Strategies for treating infectious disease often focus on ways to enhance immunity. For instance, the most common method for treating viral infection involves prophylactic vaccines that induce immune-based memory responses. Another method for treating viral infection includes passive immunization via immunoglobulin therapy (Meissner, J. Pediatr. 124:S17-21, 1994). Administration of Interferon alpha (IFN-α) is another method for treating viral infections such as genital warts (Reichman et al., Ann. Intern. Med. 108:675-9, 1988) and chronic viral infections like hepatitis C virus (HCV) (Davis et al., New Engl. J. Med. 339:1493-9, 1998) and hepatitis B virus (HBV). For instance, IFN-α and IFN-β are critical for inhibiting virus replication (reviewed by Vilcek et al., (Eds.), Interferons and other cytokines. In Fields Fundamental Virology., 3rd ed., Lippincott-Raven Publishers Philadelphia, Pa., 1996, pages 341-365). In response to viral infection, CD4+ T cells become activated and initiate a T-helper type I (TH1) response and the subsequent cascade required for cell-mediated immunity. That is, following their expansion by specific growth factors like the cytokine IL-2, T-helper cells stimulate antigen-specific CD8+ T-cells, macrophages, and NK cells to kill virally infected host cells. Although oftentimes efficacious, these methods have limitations in clinical use. For instance, many viral infections are not amenable to vaccine development, nor are they treatable with antibodies alone. In addition, IFN\'s are not extremely effective and they can cause significant toxicities; thus, there is a need for improved therapies.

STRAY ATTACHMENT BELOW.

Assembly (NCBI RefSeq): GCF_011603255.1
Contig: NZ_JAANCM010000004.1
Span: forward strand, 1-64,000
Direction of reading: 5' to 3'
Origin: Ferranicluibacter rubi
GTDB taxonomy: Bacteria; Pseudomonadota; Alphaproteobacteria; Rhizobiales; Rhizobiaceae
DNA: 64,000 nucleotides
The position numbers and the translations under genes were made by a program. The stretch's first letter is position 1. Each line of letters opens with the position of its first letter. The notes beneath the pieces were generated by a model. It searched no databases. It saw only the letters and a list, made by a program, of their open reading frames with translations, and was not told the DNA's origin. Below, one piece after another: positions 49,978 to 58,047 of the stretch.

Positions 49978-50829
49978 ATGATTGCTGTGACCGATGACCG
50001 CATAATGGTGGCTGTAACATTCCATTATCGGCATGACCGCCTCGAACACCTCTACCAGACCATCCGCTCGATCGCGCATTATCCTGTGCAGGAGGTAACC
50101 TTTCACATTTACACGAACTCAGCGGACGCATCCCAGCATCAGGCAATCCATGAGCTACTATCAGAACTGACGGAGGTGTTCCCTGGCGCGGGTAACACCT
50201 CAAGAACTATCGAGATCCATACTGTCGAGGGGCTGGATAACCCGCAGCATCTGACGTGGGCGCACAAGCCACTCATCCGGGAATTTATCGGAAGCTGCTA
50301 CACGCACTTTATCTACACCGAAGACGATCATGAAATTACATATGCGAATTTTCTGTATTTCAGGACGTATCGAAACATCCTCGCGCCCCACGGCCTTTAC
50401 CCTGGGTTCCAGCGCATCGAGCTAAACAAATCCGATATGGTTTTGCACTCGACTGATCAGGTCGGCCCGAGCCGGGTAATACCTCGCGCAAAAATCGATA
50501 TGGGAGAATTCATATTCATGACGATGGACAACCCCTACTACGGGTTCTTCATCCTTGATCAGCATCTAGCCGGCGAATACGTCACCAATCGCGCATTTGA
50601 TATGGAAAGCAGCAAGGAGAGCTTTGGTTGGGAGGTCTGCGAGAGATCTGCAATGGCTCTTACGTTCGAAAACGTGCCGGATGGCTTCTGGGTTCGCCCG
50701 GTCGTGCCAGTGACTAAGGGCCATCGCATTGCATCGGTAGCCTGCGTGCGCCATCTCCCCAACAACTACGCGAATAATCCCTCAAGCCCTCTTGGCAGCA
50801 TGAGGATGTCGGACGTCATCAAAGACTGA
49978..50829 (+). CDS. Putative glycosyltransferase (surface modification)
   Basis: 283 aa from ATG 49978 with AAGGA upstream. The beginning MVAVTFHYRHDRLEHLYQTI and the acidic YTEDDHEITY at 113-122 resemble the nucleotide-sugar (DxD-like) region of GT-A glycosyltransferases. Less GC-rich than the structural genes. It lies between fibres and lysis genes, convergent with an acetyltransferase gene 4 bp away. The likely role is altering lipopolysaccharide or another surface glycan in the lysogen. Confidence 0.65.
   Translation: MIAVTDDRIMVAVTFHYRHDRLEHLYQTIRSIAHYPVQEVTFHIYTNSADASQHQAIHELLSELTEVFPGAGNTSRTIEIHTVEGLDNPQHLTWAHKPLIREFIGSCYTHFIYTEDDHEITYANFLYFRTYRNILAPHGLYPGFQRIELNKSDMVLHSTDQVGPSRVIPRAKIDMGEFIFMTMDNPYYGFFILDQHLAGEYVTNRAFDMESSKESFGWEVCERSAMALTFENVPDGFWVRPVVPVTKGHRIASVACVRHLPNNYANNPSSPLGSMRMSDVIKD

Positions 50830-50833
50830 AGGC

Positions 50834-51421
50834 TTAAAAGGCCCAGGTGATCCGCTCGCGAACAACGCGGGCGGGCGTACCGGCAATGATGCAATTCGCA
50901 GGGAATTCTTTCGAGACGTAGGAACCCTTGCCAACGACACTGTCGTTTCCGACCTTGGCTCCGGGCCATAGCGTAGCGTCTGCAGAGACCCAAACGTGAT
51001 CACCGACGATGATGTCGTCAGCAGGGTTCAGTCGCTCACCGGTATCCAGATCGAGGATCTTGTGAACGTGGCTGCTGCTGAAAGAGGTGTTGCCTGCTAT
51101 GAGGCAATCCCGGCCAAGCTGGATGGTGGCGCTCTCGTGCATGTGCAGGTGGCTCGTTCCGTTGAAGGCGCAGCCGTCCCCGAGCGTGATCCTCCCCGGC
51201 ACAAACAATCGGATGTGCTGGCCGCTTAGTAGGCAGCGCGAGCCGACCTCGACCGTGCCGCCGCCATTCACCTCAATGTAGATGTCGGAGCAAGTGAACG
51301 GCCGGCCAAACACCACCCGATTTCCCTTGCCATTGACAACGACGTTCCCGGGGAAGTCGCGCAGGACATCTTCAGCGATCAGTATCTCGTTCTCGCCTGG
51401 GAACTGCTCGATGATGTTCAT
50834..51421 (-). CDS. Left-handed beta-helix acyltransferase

Not all viruses and viral diseases are treated identically because factors, such as whether an infection is acute or chronic and the patient\'s underlying health, influence the type of treatment that is recommended. Generally, treatment of acute infections in immunocompetent patients should reduce the disease\'s severity, decrease complications, and decrease the rate of transmission. Safety, cost, and convenience are essential considerations in recommending an acute antiviral agent. Treatments for chronic infections should prevent viral damage to organs such as liver, lungs, heart, central nervous system, and gastrointestinal system, making efficacy the primary consideration.

Chronic hepatitis is one of the most common and severe viral infections of humans worldwide belonging to the Hepadnaviridae family of viruses. Infected individuals are at high risk for developing liver cirrhosis, and eventually, hepatic cancer. Chronic hepatitis is characterized as an inflammatory liver disease continuing for at least six months without improvement. The majority of patients suffering from chronic hepatitis are infected with either chronic HBV, HCV or are suffering from autoimmune disease. The prevalence of HCV infection in the general population exceeds 1% in the United States, Japan, China and Southeast Asia.